- Mia Restaurant, 69 Forrest St, ☏ . Daily noon-2PM, 5-9PM. Serves western and Asian food, BYOB. Some disappointments but most customers get value for money.
- Skeetas, 3/219 Foreshore Drive (next to museum), ☏ . Daily 6:30AM-11PM. Great seafood by the harbour.
- Jade House is Chinese by Batavia Park, open Tu-Su 5-8PM
- RT's at 82 Marine Terrace is Australian fare. They have a way with a roo tail.
- Hog's Breath is a chain steakhouse at 3/30 Chapman Rd, open daily 11:30AM-2:30PM, 5-8:30PM.
- Murchison Tavern is at 20 Chapman Rd, open daily 11AM-9:30PM.
- Smokin' Grill is a burger place at 2/52 Durlacher St, open M-Th 4:30-9PM, F-Su 11:30AM-9PM.
- Mad Mexican is at 79 Durlacher St, open Tu-Sa 11:30AM-2PM, 4:30-9PM.
- Tanti's is Thai at 174 Marine Terrace, open W-M 5-9PM.
- L'Italiano at 204 Marine Terrace is open W-Su 5-8:30PM.
- Lemon Grass, 10F Fitzgerald St (corner with Marine Terrace), ☏ . Sa-Th 5:30-9PM, F 11:30-2PM, 5-9PM. This Thai restaurant gets mixed reviews.
- Liquid Mojo, 117 Marine Terrace, ☏ . M-F 8:30AM-5PM, Sa 9AM-2PM. Reliable juice bar, serving smoothies, fresh juice and yoghurt. Food includes wraps, salad, and soup in winter.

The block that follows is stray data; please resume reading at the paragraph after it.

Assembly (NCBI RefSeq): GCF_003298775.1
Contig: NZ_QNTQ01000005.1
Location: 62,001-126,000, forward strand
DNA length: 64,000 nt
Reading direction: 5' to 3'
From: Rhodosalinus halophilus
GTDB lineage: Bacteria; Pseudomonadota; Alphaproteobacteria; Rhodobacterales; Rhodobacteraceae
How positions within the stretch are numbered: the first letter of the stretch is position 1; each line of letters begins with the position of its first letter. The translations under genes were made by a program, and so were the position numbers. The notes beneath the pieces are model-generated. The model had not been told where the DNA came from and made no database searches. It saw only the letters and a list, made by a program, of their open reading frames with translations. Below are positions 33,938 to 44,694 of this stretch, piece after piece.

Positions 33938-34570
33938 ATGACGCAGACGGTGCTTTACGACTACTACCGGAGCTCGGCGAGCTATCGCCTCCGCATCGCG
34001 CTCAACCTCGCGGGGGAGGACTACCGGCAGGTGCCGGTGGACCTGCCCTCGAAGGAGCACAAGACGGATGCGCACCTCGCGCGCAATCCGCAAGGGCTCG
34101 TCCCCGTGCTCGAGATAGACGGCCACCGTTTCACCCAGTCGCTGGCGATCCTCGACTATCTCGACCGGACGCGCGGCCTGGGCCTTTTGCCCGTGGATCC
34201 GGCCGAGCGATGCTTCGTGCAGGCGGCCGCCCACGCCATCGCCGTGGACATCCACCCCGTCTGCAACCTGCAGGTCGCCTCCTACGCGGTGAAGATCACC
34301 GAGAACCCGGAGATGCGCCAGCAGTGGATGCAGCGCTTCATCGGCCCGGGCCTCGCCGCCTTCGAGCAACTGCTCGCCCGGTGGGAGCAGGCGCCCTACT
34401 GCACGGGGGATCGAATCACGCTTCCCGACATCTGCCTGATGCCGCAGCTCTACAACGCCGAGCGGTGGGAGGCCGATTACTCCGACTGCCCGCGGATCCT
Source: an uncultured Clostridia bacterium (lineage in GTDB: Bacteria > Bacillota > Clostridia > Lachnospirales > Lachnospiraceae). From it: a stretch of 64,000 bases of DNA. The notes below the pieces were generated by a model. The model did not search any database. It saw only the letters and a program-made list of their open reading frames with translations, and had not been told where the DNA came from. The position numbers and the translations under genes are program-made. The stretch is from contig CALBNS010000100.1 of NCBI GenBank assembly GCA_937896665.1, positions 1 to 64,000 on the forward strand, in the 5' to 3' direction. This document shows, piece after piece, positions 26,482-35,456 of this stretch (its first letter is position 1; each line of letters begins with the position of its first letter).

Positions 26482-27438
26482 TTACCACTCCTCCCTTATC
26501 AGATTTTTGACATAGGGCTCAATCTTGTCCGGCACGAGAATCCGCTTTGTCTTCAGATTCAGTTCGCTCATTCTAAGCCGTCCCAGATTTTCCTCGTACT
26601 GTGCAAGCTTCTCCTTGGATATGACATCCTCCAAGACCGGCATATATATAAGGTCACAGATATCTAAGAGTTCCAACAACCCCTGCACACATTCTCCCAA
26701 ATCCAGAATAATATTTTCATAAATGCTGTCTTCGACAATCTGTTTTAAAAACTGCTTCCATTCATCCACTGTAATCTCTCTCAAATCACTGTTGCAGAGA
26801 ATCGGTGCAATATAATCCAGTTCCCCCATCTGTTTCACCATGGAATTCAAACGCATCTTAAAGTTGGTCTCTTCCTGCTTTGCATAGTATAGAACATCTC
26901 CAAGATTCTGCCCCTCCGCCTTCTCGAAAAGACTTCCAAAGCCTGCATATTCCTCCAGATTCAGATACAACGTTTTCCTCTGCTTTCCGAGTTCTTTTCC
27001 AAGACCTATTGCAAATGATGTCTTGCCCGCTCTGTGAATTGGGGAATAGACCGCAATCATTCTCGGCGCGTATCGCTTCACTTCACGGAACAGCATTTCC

- The Provincial, 167 Marine Terrace, ☏ . Tu-Th 7AM-10PM, F Sa 7-11PM. Bar with decent pub grub, especially the wood-fired pizza.
- Cutler & Smith are at 41 Chapman Rd, open Th-Sa 4Pm-midnight.
- Vibe is the only nightclub, at 38 Fitzgerald St.
- Distillery: Copperhead Road[dead link] make rum in Greenough.
- 1 Geraldton Backpackers, 172 Marine Terrace (by water park), ☏ . Great reviews for this clean friendly central hostel. Dorm $40 ppn.
- Ocean Centre Hotel, Cathedral Ave (corner with Foreshore Drive, behind Backpackers), ☏ . Central and clean, limited parking. B&B double $170.